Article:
If you want to see up close the real essence of mosaic in Ravenna, you cannot miss the BASILICA OF SAN VITALE, one of the most important monuments of early Christian art in Italy and in the world.
It is located in the heart of Ravenna, a few steps from some of the most suggestive monuments of the old town, such as the Mausoleum of Galla Placidia, the Domus of the Stone Carpets, the National Museum and many others.
The basilica was built to witness the greatness of the Byzantine Empire, especially of the Justinian era.
It stands out for the magnificence of its decorations and materials – not to mention the unusual spatial organization that recall the Church of Saints Sergio and Bacco in Constantinople.
At the origins of the Basilica
The basilica was commissioned during the Gothic kingdom, in the years of Bishop Ecclesius (525-526 AD). Thanks to the considerable sum of 26 thousand gold coins allocated by banker Giuliano Argentario, the basilica was ended just 20 years later, during Justinian’s rule.
It was consecrated by Archbishop Maximian in 547 AD to St. Vitale, a martyr of the first centuries of Christianity.
Apparently, this place was chosen for a very precise reason. As a matter of fact, legend has it that in this place was found a sacellum dating back to the 5th century with the remains of Saint Vitale.
Besides tradition, what is certain is that the basilica was built in a very favourable position. Rising just outside the city walls of Roman age, it was surrounded by stately domus.
Moreover, it was close to other very prestigious sites, such as the Basilica of Santa Croce and the Mausoleum of Galla Placidia.
An “unusual” architecture
The basilica is composed of a central plan, and it features structural elements that clearly differentiate it from any other church with a basilica plan.
The building develops in two brick-built prismatic blocks, a higher one and alower one, both with an octagonal plan. Around the tambour of the central dome is a two-storey ambulatory (corridor) with a women’s gallery (matroneo).
Looking eastwards, the polygonal apse is flanked by two rectangular sacristies. On the opposite side, the entrance portico (narthex), oddly set aslant the apse, has two exedras, one on each side, which lead to the two towers and to the upper sectors.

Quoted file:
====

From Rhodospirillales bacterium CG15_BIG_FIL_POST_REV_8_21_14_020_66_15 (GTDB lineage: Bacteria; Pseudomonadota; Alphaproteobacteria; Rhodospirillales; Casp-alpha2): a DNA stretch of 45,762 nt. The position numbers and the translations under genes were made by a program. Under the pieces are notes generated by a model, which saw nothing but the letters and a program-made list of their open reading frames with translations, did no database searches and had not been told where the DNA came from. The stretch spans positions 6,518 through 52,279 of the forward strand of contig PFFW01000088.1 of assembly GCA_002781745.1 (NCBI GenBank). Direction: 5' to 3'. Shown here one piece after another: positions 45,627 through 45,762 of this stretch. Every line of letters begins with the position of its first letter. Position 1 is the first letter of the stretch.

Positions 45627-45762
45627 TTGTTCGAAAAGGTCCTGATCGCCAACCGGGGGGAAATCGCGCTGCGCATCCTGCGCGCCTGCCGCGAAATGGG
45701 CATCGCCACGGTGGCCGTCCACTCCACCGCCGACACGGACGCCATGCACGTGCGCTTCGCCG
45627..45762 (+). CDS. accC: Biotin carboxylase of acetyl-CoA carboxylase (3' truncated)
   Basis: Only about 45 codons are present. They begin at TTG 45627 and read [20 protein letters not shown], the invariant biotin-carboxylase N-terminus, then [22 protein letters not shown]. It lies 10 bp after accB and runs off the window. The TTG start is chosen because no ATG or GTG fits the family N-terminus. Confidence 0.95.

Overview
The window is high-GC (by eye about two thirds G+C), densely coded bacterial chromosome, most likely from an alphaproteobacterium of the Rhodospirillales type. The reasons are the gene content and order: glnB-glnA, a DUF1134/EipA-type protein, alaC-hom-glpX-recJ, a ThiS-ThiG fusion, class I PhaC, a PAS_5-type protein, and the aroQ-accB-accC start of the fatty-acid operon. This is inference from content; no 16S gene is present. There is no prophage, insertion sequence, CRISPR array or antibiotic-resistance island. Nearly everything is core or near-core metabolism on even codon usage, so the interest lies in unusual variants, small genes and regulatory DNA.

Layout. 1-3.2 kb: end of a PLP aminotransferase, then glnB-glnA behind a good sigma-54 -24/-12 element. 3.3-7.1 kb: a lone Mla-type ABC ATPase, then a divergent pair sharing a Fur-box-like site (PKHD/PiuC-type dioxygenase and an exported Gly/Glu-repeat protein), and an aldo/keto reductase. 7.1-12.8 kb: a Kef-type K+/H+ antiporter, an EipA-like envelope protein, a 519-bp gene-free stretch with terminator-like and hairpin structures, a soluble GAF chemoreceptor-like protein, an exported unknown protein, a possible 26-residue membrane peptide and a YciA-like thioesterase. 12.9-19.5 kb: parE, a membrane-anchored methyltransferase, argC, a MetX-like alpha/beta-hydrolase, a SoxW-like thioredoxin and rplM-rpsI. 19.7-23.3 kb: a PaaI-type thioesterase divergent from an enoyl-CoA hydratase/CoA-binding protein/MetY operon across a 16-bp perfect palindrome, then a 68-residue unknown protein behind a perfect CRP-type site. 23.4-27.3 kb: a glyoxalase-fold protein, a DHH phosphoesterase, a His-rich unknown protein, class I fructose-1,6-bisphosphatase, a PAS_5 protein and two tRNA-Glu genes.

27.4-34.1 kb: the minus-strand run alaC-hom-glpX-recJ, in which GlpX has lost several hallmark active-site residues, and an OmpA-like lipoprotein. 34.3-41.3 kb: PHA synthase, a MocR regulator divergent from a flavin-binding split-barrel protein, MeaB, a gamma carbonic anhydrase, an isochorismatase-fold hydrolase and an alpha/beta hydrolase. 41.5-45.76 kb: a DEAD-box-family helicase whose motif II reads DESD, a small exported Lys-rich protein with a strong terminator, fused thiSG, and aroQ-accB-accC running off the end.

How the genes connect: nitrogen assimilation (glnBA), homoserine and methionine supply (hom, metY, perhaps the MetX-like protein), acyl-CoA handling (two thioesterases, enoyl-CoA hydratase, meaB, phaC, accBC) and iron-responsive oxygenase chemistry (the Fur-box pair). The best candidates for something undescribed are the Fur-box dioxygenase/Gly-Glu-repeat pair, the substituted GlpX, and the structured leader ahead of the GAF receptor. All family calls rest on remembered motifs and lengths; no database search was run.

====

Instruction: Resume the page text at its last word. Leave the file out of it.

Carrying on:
The inner decoration
As soon as you enter the basilica, your gaze is immediately captured by the amazing mosaic decorations in the apse and the vast open spaces, not to mention the imposing central vault, frescoed in the 18th century.
It’s quite impossible to embrace the whole space with one look. As soon as it meets the mosaic decorations and the marble surfaces, the light seeping through the windows creates extraordinary suggestive effects.
The interior, above the precious marbles, is a further source of wonder – you can see a splendid example of mural mosaic that develops vertically, conferring to the basilica an imperial aura and representing the political and religious power of the time.
While the mosaic figures from the episodes of the Old and the New Testament in the presbytery appear plastic and in a worldly setting, the figures in the apse (Emperors Theodoric and Justinian and Archbishop Maximian) stand out hieratically on a golden, almost abstract, background, as to deepen our sense of the transcendent and metaphysical power of the Church as well as the dogmatic and political force of Justinian’s religious conception.
Besides all that, do not miss the representation of a circular labyrinth entirely made of marble in the area of the presbytery, just in front of the altar. Finding one’s way out is meant to be an act of rebirth.